Reclaiming My Self

Shortly before I moved to Sacramento, my dad gave me brand-new cowboy boots and a cowboy hat, which I wore often at home while working in the pasture or when riding my horse.
 
When I moved to Sacramento, I kept wearing them, because they were a part of me, and I liked them. But I was pretty mercilessly made fun of for the first half of 10th grade, and by January I’d stopped wearing the boots or the hat.  I had also realized by then that I wasn’t going to be returning to Napa no matter how much I wanted to, and I consciously “released” the trappings of what I had been forced to consider my “old” life and got rid of the boots and hate entirely. 
I’ve never owned another pair of cowboy boots, or a hat, even though I grew up wearing them and used to love them. 
 
Now I want some cowboy boots. I have ZERO need for them, and I’m not even sure I’d wear them often, or I’d go out and buy them. But I want them.  I miss the feel of them when walking, either on a street or in a field.  
I’ve been doing this with music, too.  Sometime in the mid-80s I stopped listening to the 70s-era rock and pop music I’d grown up with, because it wasn’t “cool” in the circle of friends I was hanging out with.  But now, at 46, I’ve been listening to a lot of Linda Ronstadt and Neil Diamond, Dolly Parton, Journey, King Crimson, the Mamas and the Papas… the music I remember from childhood.  Of course I’m also still listening to 80s New Wave, and even Kitaro and my beloved Scottish folk music, but I’ve been spending a lot more time with the old stuff.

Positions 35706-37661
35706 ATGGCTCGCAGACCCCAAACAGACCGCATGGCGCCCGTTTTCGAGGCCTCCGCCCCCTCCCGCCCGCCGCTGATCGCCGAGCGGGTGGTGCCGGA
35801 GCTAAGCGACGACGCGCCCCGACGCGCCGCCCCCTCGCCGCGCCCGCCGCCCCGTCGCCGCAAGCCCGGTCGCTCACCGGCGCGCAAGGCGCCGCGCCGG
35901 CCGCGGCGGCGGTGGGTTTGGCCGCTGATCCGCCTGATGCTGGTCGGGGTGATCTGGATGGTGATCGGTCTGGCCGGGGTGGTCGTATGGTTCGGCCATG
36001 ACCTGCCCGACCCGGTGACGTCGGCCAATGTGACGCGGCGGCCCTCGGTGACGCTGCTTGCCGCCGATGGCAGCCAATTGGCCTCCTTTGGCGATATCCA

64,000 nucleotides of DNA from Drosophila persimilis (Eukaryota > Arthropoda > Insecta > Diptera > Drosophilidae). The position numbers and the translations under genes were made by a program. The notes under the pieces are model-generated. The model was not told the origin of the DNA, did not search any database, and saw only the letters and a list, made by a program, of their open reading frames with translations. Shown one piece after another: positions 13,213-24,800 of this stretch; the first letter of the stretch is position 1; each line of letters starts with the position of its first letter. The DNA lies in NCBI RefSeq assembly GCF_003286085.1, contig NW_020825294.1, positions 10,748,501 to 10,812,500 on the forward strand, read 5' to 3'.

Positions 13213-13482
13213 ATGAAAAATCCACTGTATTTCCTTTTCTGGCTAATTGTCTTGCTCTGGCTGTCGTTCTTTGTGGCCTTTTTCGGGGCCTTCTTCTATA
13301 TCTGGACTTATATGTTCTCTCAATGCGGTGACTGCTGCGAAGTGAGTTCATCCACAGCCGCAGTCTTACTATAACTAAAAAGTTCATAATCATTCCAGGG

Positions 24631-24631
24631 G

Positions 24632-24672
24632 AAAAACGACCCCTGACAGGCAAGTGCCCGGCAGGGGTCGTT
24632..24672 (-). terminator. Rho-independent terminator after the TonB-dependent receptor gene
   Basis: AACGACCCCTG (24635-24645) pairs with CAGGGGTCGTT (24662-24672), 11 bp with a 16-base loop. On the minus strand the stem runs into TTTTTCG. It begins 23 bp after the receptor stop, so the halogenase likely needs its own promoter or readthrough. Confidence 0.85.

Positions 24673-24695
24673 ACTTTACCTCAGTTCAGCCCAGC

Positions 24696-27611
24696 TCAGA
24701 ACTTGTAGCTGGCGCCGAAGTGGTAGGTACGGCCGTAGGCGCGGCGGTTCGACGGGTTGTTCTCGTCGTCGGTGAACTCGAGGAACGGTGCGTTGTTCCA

The older I get, the less I care what people think about what I listen to, or wear, or like.
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Just checking in…

So the open call for questions didn’t work.  Small audiance, and I’m not really that interesting, anyway. So okay.

I finished the online Unit Design course I’ve been working on.  It required a lot of reading and prep, and then writing a four-week unit on Hamlet.  To begin with, I read Ben Crystal’s excellent Springboard Shakespeare: Hamlet and Shakespeare on Toast for ideas on how to get my teen students to realize Shakespeare wasn’t all high-brow, and the latter book was especially useful, having within it a lot of myth-busting stories and information.

I also refreshed my memory on designing units from my teacher education, by rereading my Understanding by Design textbook, some articles from the Globe Theatre Foundation on teaching Shakespeare via performance, and did a quick review of the California Common Core State Standards, marking which standards I could engage through teaching Hamlet.